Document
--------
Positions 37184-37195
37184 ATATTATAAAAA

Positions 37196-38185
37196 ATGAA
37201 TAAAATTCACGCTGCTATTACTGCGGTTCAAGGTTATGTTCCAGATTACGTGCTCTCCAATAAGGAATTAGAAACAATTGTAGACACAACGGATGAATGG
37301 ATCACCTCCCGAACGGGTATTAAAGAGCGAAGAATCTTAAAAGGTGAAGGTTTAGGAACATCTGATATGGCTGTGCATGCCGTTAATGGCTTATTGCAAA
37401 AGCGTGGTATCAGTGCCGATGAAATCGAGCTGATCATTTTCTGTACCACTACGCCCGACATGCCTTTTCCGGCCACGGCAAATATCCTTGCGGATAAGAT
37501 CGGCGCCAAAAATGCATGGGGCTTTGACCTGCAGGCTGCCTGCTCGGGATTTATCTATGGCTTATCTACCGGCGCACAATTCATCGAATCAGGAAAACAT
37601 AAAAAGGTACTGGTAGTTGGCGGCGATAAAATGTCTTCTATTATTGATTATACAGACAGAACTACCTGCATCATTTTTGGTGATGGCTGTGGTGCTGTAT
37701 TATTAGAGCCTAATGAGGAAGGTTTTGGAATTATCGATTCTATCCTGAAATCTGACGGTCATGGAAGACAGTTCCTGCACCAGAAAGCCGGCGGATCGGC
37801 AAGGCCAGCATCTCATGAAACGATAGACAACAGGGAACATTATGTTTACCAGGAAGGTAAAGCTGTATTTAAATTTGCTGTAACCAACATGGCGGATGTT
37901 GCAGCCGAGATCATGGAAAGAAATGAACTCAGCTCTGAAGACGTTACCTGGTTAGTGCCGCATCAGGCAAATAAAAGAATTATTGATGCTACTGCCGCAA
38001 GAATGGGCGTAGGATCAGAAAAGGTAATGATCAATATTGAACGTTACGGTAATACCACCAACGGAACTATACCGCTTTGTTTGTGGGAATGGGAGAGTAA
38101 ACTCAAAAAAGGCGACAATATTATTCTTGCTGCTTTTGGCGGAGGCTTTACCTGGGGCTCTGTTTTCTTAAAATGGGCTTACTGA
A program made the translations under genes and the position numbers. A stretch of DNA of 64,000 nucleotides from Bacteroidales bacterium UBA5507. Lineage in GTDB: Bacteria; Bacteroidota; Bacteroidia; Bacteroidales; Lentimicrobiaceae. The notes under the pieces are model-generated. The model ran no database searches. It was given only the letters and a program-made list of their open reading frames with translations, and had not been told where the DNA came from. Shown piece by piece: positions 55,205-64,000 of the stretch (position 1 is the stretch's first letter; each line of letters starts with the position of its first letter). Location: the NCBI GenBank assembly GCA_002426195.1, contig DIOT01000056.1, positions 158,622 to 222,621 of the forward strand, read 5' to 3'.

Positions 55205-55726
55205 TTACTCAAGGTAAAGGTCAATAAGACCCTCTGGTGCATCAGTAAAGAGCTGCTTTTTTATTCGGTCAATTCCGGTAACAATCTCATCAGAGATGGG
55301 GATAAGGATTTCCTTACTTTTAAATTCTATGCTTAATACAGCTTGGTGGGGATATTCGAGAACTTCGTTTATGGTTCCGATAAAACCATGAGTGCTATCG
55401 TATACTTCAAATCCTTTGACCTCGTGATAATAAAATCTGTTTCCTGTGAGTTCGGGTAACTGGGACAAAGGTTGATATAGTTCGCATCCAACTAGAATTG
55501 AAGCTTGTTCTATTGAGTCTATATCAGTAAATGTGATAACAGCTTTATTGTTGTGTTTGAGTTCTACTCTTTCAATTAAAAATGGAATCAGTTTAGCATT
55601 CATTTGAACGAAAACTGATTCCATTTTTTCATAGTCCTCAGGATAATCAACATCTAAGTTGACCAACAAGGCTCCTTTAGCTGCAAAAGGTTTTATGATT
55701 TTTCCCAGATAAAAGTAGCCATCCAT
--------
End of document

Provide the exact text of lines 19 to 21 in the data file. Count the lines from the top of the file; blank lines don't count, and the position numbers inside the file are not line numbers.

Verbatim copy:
55401 TATACTTCAAATCCTTTGACCTCGTGATAATAAAATCTGTTTCCTGTGAGTTCGGGTAACTGGGACAAAGGTTGATATAGTTCGCATCCAACTAGAATTG
55501 AAGCTTGTTCTATTGAGTCTATATCAGTAAATGTGATAACAGCTTTATTGTTGTGTTTGAGTTCTACTCTTTCAATTAAAAATGGAATCAGTTTAGCATT
55601 CATTTGAACGAAAACTGATTCCATTTTTTCATAGTCCTCAGGATAATCAACATCTAAGTTGACCAACAAGGCTCCTTTAGCTGCAAAAGGTTTTATGATT